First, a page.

Definition - What does Fortified Wine mean?
Fortified wines are wines that have additional alcohol added to them before or after the fermentation process by introducing a spirit and blending. The type of finished fortified wine is determined by when and how the additional alcohol is introduced to the must and how much. The region from which the grapes are grown and harvested distinguishes between the varying types of fortified wines as well.
The five most common types of fortified wines include Port, Sherry, Madiera, Moscatel and Marsala wines. Fortified wines can be made to be dry or sweet, with a medium-sweet or dry being the taste found in the majority of varietals.
Most fortified wines originated and are made in Portugal. Ports have also been made from grapes in Australia and South Africa. Some California and Spanish grapes have been used to make sherries. Fortified wines in the U.S. are wines that contain more than 14% alcohol and include both expensive dessert wines (ports and sherries) and less expensive mass produced brands. In Europe, the names port and sherry can only be used on the label if they are from the regions of original production.
WineFrog explains Fortified Wine
Most commonly, during the fermentation process, alcohol is added to wine (fortified) to stop fermentation and increase sugar content; this process produces a sweet wine. For dry types, full fermentation occurs after which additional alcohol is added. These wines reach a final alcohol content between 15-22%.
Port wines are made from red grapes grown in the Douro Valley of Portugal. Port wines come in different styles, which can serve as dessert or cooking wines, with the most common being the Ruby Port. Two other styles of port include the Tawny Port and Vintage/Late Ports. Vintage Ports, which are specifically made from grapes picked in the same year, are aged in barrels and then aged in the bottle 10-40 years. Vintage ports will need to be decanted before drinking to blend deposits and introduce oxygen.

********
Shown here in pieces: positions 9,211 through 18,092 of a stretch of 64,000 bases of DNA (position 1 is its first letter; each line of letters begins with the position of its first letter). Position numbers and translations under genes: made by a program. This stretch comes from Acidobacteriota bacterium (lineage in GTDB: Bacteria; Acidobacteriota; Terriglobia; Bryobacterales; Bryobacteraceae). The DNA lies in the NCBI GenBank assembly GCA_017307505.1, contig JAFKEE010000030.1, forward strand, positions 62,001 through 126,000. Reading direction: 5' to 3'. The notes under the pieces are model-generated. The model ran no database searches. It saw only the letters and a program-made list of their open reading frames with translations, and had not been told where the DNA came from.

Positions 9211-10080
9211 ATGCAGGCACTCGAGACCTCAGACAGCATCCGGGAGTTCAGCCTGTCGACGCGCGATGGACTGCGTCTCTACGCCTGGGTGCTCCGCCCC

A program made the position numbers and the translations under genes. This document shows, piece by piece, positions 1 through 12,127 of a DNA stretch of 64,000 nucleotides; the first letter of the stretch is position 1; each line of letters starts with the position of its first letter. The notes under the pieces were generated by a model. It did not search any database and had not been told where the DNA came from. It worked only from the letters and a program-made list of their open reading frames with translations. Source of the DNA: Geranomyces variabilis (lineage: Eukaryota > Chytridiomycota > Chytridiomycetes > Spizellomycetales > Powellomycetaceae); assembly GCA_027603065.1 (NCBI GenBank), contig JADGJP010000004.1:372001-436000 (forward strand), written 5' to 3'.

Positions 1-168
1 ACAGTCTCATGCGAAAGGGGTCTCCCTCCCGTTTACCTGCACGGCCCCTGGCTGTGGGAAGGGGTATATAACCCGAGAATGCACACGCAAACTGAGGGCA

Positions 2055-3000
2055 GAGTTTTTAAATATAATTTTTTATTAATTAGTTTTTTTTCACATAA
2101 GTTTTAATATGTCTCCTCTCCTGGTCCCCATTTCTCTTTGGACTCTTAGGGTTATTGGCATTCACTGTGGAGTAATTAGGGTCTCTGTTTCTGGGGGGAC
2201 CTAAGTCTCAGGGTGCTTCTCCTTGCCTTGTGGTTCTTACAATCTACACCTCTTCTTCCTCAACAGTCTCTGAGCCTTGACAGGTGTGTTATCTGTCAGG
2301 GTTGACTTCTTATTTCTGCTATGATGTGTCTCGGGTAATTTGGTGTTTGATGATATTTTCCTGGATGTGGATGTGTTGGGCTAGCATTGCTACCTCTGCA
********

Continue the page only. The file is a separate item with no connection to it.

Sherry Wines (Fino, Oloroso, Amontillado) are made from white (mostly Palomino) grapes grown in Jerez de la Frontera, Spain. Sherry wines are made using a maturation process called “solera” that uses several barrels to move/blend the wine over a period of many years.
Madiera wine originated from an island off the coast of Portugal. Alcohol is added to this wine after fermentation; a process called “estufagem” then begins when wine is stored in an inactive tank and heated to ~45C/95 degrees F for three months minimum. After the baking process, ageing occurs between 13 months to five years, with Vintage Madieras aged 20 years in barrel and two in bottle.
Moscatel is a Portuguese wine made from Muscat of Alexandria or Moscatel Roxo grapes. There is a short fermentation period of blended musts that concludes with the fortification of alcohol. Marsala wines are solely produced in the province of Trapani and made from locally grown white grapes. Fermentation is stopped with the addition of grape brandy.